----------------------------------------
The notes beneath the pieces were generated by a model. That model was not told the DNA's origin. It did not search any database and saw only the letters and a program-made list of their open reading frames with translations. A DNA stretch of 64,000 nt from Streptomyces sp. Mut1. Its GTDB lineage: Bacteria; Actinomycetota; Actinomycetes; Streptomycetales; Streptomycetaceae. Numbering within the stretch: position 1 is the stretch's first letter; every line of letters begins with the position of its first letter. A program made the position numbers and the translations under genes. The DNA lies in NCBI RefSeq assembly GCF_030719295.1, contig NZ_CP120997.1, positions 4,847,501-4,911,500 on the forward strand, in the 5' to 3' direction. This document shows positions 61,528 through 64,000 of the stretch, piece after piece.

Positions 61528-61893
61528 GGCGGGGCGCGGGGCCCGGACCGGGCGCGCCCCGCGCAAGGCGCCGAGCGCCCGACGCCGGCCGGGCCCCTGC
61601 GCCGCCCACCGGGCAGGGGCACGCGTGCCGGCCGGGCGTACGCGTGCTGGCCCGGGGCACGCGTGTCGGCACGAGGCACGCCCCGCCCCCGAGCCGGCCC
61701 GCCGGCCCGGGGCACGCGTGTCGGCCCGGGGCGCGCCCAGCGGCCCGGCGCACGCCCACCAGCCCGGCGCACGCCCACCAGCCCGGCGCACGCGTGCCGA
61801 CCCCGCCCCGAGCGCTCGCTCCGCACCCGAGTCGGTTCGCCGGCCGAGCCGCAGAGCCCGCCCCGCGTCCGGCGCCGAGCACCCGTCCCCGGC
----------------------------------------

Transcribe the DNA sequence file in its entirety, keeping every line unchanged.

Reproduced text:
The notes beneath the pieces were generated by a model. That model was not told the DNA's origin. It did not search any database and saw only the letters and a program-made list of their open reading frames with translations. A DNA stretch of 64,000 nt from Streptomyces sp. Mut1. Its GTDB lineage: Bacteria; Actinomycetota; Actinomycetes; Streptomycetales; Streptomycetaceae. Numbering within the stretch: position 1 is the stretch's first letter; every line of letters begins with the position of its first letter. A program made the position numbers and the translations under genes. The DNA lies in NCBI RefSeq assembly GCF_030719295.1, contig NZ_CP120997.1, positions 4,847,501-4,911,500 on the forward strand, in the 5' to 3' direction. This document shows positions 61,528 through 64,000 of the stretch, piece after piece.

Positions 61528-61893
61528 GGCGGGGCGCGGGGCCCGGACCGGGCGCGCCCCGCGCAAGGCGCCGAGCGCCCGACGCCGGCCGGGCCCCTGC
61601 GCCGCCCACCGGGCAGGGGCACGCGTGCCGGCCGGGCGTACGCGTGCTGGCCCGGGGCACGCGTGTCGGCACGAGGCACGCCCCGCCCCCGAGCCGGCCC
61701 GCCGGCCCGGGGCACGCGTGTCGGCCCGGGGCGCGCCCAGCGGCCCGGCGCACGCCCACCAGCCCGGCGCACGCCCACCAGCCCGGCGCACGCGTGCCGA
61801 CCCCGCCCCGAGCGCTCGCTCCGCACCCGAGTCGGTTCGCCGGCCGAGCCGCAGAGCCCGCCCCGCGTCCGGCGCCGAGCACCCGTCCCCGGC